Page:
TITLE: Kokushiki-Jo
TYPE: face mask
GENERAL REGION: Asia
COUNTRY: Japan
ETHNICITY: Japanese
DESCRIPTION: Kyodomen Kokushiki-Jo Mask
MAKER: Habu Mitsuma
CEREMONY: Okina (翁)
FUNCTION: agriculture; purification; spirit invocation
AGE: 1960s
MAIN MATERIAL: wood
OTHER MATERIALS: animal hair; pigment

The Okina is an ancient Japanese dance ritual that uses forms of mask known as kokushiki-jo and hakushiki-jo. These are among the oldest masked characters in Japanese ceremonies, originating as folk masks (kyodomen) used in ancient sarugaku (“monkey music”) theatre (circa 1000-1300 CE) and migrating to the formal stage for use between noh plays. The kokushiki-jo and haukshiki-jo both represent old men with divine qualities, but with slight differences in appearance. Unlike noh theatre, the Okina dance is mute, and it is performed by a kyōgen performer rather than a noh actor.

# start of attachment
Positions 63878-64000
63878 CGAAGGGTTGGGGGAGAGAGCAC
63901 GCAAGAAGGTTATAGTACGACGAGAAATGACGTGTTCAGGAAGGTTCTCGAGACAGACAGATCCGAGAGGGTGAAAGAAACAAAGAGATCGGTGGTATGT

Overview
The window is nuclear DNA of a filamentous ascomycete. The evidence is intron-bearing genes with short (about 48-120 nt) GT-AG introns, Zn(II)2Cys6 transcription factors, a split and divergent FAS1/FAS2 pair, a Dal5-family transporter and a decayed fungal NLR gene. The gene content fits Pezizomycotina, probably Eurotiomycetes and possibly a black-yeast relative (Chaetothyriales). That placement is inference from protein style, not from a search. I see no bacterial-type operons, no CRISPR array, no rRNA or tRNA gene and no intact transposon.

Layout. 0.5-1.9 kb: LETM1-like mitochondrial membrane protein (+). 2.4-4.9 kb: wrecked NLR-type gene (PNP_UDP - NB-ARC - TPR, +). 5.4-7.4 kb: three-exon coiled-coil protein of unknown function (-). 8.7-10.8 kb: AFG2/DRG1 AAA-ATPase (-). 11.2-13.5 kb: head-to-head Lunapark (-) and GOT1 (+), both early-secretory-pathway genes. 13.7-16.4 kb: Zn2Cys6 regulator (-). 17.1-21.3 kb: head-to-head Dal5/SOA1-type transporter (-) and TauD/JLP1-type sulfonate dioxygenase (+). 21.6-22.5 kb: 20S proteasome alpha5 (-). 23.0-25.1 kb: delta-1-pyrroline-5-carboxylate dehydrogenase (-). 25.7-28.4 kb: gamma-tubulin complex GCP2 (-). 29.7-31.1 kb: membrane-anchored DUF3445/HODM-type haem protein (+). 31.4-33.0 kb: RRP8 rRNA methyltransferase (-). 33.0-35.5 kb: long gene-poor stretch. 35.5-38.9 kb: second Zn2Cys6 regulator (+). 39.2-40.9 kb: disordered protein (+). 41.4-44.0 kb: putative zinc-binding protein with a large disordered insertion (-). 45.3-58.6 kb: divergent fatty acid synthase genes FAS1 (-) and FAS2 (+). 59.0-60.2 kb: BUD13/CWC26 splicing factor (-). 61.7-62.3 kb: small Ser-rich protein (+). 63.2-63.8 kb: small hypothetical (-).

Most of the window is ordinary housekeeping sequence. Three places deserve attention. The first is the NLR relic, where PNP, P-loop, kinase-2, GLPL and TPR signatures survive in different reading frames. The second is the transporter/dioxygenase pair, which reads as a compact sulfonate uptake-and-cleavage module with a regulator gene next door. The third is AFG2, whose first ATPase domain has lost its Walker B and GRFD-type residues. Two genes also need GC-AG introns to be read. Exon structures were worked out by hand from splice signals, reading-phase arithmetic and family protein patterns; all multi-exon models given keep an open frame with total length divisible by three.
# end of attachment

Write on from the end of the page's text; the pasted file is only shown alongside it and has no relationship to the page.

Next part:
The Okina plays an important ceremonial role in the Shinto religion, because the kokushiki-jo performs the Sanbasō, a prayer-dance celebrating the emperor’s peaceful rain and seeking blessings for a bountiful harvest.

To watch a short documentary about Japanese Nogaku (Noh drama and Kyogen plays), click above.